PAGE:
US thoroughbred racing loses long-time supporter Jim Brady

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Meadowlands Racetrack.
James Brady helped plan the development of the Meadowlands Sports Complex, including the racetrack, in the late 1950s. © Wikipedia CC BY-SA 4.0

Leading Jockey Club figure and longtime Thoroughbred owner and breeder James C. Brady has died at the age of 85.

Brady passed away at his home in Bedminster, New Jersey, on October 22, 2020, and a private family funeral was held on Saturday. A memorial service celebrating Brady’s life is to be held in the spring of 2021.

Jim Brady.
Jim Brady. © Water Hay Oats Alliance

The Brady family has been involved in Thoroughbred racing for more than 100 years, beginning with Brady’s grandfather, financier James Cox Brady, who developed the 5000-acre Hamilton Farms in New Jersey and bred and raced the champion War Feathers.

Brady’s father, also James Cox Brady, was a steward of The Jockey Club and bred and raced 16 major stakes winners, including classic winners in England and Ireland and a champion in America. He was chairman of the New York Racing Association for eight years, during which Belmont Park was built, and also a founding director of the Monmouth Park Jockey Club.

On behalf of his brother, Nicholas Brady, a former chairman of The Jockey Club, US Senator, and Treasury Secretary, and sisters Lisa Richards and Eliot Stewart, Brady managed Mill House Racing Stable, which raced prominent runners America Alive, Brilliant, Trappe Shot, and Rattlesnake Bridge.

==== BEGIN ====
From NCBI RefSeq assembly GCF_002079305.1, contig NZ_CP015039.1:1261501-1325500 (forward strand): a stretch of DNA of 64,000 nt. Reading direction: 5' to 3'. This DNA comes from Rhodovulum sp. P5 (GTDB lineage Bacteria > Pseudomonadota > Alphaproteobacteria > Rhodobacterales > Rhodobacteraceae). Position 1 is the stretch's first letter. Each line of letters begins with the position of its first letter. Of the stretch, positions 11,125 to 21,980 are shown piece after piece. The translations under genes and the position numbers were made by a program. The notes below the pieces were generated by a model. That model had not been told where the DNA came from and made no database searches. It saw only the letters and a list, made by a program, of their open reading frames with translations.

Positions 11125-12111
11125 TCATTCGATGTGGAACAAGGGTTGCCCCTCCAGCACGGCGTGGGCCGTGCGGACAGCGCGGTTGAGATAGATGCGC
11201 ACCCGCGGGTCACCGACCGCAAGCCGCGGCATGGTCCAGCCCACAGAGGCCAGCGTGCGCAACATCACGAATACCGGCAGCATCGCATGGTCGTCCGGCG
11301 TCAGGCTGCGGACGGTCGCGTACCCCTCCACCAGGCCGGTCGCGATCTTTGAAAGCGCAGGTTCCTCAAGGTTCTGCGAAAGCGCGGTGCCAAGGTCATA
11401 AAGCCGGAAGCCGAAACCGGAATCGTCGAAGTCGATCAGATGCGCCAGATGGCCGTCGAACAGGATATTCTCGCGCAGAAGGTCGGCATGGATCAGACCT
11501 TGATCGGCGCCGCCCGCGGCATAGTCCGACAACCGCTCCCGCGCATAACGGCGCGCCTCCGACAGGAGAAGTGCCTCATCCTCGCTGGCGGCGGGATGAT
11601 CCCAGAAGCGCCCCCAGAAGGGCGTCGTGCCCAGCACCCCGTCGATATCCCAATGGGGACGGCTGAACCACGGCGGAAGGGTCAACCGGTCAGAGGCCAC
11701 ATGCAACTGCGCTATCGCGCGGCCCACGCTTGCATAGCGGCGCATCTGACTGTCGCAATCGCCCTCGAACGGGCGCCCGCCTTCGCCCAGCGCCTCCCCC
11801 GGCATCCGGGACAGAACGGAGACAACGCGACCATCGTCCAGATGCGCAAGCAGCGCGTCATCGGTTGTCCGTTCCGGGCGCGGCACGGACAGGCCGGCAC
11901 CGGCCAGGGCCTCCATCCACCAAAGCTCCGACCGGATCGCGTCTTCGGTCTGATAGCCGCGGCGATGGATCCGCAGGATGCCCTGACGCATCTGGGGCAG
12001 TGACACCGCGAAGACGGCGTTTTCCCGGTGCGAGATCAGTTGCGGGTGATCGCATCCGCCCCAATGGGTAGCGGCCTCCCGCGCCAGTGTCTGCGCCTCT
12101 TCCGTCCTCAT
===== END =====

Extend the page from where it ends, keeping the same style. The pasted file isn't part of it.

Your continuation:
Born in New York, N.Y., to parents James C. and Eliot Chace Brady, Brady was a general partner of Mill House Associates, the successor to Brady Security & Realty Corporation. He began work at Bankers Trust Company in 1957, resigning to take a position in New Jersey Governor William T. Cahill’s Cabinet as commissioner of banking, where he helped plan the transformative development of the Meadowlands Sports Complex, including Giants Stadium and the Meadowlands Racetrack.

In 1983, Brady was appointed secretary-treasurer of The Jockey Club, joining newly elected chairman Ogden Mills Phipps and vice-chairman William S. Farish. Together they led a three-decade period of substantial growth of The Jockey Club, establishing a new commercial business, including Equibase Company and several technology-based service and data businesses. Proceeds from the commercial subsidiaries fueled increasing investments in the marketing of Thoroughbred racing and research and advocacy for improved safety and integrity of the sport. Brady’s nephew, Ian Highet, succeeded him as secretary-treasurer of The Jockey Club in 2010, and Brady remained on the board of stewards until 2013.

Brady attended St. Paul’s School in Concord, New Hampshire, and Yale University in New Haven, Connecticutt, where he played varsity ice hockey.

He is survived by his wife of 63 years, Joan Babcock Brady, his son James C. Brady III, daughters Joan “Nonie” Brady and Kerry Chace Brady, and granddaughters Audrey Slade Brady and Millicent McKay Brady.

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